Bewildered Greeny

Vriesea Bromelaid

This is a plant that I've been eying for quite a while now... I first saw one on a HGTV show lol and loved the look of it but wasn't sure what it was called. By chance As I was looking for my first bonsai victim my boxwood... as I entered the doors of home depot There they were! Bam! right in front of my face where i couldn't miss it... and they were even on sale... ( still not sure why they were on sale, they look fine to me )  But anyway I decided I had to have one and quickly bought it after not finding my bonsai victim I was looking for then brought it home :D 

Later I realized that not only had I purchased one Bromelaid but I purchased a Bromelaid with babies!! Aka "Pups" as one in the gardening world might say. My Mommy Bromelaid had two little Pups growing off the side of her in the pot. So I did my research and separated them from the mommy plant and put them both in their own separate little pots... It was such a great surprise.. :D 

An Interesting fact about this plant is that
 Once the Vriesea blooms, it will die. The pups will mature and bloom and the cycle will be repeated.

Plant Care

Culture: Easy to cultivate either epiphytically or in an orchid and bromeliad potting mix. The potting medium must be neutral or slightly acidic - bromeliads do not tolerate limey conditions. Add additional grit or vermiculite to commercial orchid potting mix - bromeliads do not tolerate moisture-retentive soils. To grow epiphytically, wrap the the plant's roots in sphagnum moss and secure to a piece of driftwood, tree bark or cork with wire or nylon string. Try to put the roots in a depression to create a little "soil pocket" on the support. In a few weeks the roots should take hold and you can remove the string. Bear in mind that bromeliad roots are mainly for attachment - bromeliads get most of their water from the rain, and their nutrients from dust and decaying insects that accumulate in the vase-like rosettes of their leaves.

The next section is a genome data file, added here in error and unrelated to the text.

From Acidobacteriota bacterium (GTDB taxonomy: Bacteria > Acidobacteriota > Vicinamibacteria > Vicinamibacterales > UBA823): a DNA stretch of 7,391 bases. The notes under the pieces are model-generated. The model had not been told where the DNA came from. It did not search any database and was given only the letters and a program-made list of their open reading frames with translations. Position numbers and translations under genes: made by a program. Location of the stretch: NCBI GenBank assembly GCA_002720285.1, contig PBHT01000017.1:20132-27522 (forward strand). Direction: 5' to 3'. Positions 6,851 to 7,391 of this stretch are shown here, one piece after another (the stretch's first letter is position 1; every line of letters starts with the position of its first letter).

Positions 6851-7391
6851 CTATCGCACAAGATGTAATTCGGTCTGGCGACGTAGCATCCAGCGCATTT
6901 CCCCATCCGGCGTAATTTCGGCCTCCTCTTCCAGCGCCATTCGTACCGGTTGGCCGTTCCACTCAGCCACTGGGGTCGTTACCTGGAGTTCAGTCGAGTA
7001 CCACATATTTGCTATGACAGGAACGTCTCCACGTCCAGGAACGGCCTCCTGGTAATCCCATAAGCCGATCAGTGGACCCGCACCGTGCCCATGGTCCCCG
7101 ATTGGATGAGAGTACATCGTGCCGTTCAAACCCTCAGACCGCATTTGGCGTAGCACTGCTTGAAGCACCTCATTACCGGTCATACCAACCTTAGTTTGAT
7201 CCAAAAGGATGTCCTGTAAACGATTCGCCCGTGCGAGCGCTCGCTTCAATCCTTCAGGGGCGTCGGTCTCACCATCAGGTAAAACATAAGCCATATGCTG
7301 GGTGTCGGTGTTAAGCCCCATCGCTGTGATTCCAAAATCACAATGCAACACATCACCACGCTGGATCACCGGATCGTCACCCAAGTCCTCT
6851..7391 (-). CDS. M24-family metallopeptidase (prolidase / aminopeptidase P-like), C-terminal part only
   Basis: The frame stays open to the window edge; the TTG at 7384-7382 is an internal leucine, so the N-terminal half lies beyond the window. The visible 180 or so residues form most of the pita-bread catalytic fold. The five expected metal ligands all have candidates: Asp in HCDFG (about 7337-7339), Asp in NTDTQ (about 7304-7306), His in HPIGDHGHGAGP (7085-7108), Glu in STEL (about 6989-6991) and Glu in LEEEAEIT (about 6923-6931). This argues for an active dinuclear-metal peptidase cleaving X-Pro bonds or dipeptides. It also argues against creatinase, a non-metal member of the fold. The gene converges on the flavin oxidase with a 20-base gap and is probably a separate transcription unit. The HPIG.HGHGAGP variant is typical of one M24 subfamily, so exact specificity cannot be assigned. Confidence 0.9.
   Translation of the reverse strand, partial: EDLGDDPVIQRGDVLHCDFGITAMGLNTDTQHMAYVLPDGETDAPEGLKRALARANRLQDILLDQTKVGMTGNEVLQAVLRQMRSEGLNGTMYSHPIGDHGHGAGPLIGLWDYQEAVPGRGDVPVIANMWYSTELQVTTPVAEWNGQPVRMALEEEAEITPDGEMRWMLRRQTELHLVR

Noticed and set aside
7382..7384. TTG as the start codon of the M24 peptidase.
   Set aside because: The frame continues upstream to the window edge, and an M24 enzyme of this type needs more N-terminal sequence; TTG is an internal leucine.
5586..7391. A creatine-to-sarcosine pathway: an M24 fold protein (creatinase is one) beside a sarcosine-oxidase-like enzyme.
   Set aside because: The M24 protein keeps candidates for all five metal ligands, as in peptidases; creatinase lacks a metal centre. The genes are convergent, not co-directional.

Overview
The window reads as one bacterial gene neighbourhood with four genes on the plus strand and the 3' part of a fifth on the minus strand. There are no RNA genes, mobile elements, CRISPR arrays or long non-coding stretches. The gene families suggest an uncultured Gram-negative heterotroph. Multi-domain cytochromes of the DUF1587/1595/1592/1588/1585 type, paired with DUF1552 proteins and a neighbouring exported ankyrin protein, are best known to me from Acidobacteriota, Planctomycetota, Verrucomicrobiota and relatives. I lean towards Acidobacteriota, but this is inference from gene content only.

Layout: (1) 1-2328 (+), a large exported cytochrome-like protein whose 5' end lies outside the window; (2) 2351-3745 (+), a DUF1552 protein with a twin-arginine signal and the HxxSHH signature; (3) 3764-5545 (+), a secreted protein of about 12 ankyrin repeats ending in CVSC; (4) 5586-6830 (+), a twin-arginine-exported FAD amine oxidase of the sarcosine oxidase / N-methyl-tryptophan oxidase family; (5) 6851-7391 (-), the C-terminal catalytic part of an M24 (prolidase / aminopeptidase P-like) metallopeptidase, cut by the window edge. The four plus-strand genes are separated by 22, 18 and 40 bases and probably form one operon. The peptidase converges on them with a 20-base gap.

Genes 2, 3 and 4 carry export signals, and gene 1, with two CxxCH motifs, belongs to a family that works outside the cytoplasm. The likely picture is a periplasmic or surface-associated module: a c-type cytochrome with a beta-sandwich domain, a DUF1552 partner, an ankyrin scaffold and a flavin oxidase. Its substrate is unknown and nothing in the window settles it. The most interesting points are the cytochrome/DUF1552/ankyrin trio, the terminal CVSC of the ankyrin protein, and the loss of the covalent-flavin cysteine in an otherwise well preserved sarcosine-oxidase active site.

Light: Most bromeliad need fairly bright light, but never direct sun. In humid tropical and subtropical climes, grow outdoors in filtered sun. Indoors, provide bright, but indirect light. Can tolerate light intensities as low as 250 foot-candles.
Moisture: Water regularly during the warmer months by pouring rain water or water with low-nitrogen houseplant fertilizer directly into the center of the rosette. You should also mist the roots and sphagnum once or twice a week. Don't use water high in calcium ions (most well water, for example), or water with chlorine. They appreciate a humid environment. Keep dry in winter.
Hardiness: USDA Zones 9 - 11. Can be grown outdoors in zones 9-11, and is usually grown as a house plant elsewhere.
Propagation: Little "pups" or offsets are produced, but these should not be severed until the mother plant begins to die several weeks after blooming.